18.Be2   the alternative 18. g5!? Bd8 19. h4 is similar to the game 18…b5 gaining some space in the queenside, and allowing the bishop on c8 to move, but also turning the b-pawn into a permanent weakness.
The option 18… g5, hoping to claim space and make possible the maneouvre …Nf8-g6-f4, is met
strongly by 19. h4! h6 20. hxg5 20… Bxg5 21. Bxg5 hxg5 22. Rh5+=
19. Rdf1 Bb7 20. g5! a strong move, gaining space and clearing the g4-square for a powerful bishop. 20…Bd8 21. Bg4 Rxf1 22. Rxf1 Nf8 23.b4

White’s  last move is both natural and strong, now the b5-pawn is fixed and will soon become a target
23…Bc8 24. Bd1 Bh3 25. Rg1 Rb8 26. Be2 Bd7 27. Rc1 a5?!
again, Black’s ‘active’ moves in the queenside play against him, now the b5-pawn has lost support. It was better to wait passively with 27… Be8 though after 28. Rb1 Nd7 29. a4 bxa4 30. Nxa4 += White stays in control.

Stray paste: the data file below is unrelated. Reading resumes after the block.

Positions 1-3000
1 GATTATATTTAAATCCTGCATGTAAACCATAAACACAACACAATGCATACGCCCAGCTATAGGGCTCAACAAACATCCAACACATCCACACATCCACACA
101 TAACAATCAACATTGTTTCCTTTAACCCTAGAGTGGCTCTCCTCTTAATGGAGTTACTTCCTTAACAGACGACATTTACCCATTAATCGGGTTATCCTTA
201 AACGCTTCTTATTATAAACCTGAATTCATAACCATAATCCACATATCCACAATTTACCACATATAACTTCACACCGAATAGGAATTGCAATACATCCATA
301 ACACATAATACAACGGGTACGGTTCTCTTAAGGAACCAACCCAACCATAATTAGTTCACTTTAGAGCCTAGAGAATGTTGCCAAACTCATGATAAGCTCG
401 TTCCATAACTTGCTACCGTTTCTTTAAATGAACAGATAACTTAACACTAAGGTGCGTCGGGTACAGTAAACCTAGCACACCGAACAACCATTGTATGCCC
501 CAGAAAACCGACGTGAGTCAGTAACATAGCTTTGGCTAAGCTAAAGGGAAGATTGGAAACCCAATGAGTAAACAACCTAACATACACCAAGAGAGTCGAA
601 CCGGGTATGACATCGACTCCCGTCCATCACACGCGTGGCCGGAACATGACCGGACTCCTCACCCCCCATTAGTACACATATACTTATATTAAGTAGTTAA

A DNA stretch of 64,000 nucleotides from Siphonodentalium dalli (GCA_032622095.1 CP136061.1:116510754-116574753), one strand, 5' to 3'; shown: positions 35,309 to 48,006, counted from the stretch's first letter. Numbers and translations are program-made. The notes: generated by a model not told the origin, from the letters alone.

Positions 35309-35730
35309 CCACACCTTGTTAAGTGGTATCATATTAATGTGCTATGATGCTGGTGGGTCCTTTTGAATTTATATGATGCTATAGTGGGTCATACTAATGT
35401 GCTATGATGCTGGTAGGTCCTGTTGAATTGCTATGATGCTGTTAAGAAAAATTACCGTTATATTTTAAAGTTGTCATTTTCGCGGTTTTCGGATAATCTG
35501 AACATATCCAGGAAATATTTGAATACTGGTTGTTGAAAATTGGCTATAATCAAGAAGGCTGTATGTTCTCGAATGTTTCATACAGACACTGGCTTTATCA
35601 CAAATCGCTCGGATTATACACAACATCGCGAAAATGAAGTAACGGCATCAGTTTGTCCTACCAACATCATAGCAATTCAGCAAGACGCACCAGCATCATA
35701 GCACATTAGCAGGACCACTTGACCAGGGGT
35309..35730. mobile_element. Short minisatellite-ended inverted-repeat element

28. a3 Kf7 29. Rb1! indirectly pressing against the b5-pawn. Now White has a big advantage.
29…a4 this move was necessary sooner or later. Now the b5-pawn, and consequently the a4-pawn are seriously vulnerable.

In case of 29… axb4?! 30. axb4 only White will benefit from using the a-file. The waiting move 29… Kg8 can be met by 30. Kd1! and now the b5-pawn is under attack.
30. Nd1 White can now shuffle his pieces around, to find the optimal locations for a decisive strike 31…Be8 31. Rc1 Ke7 32. h4 Nd7 33. Nc3 Nf8 34. Rf1 Rb7 35. Nd1 Nd7 36. Nf2 Bb6?!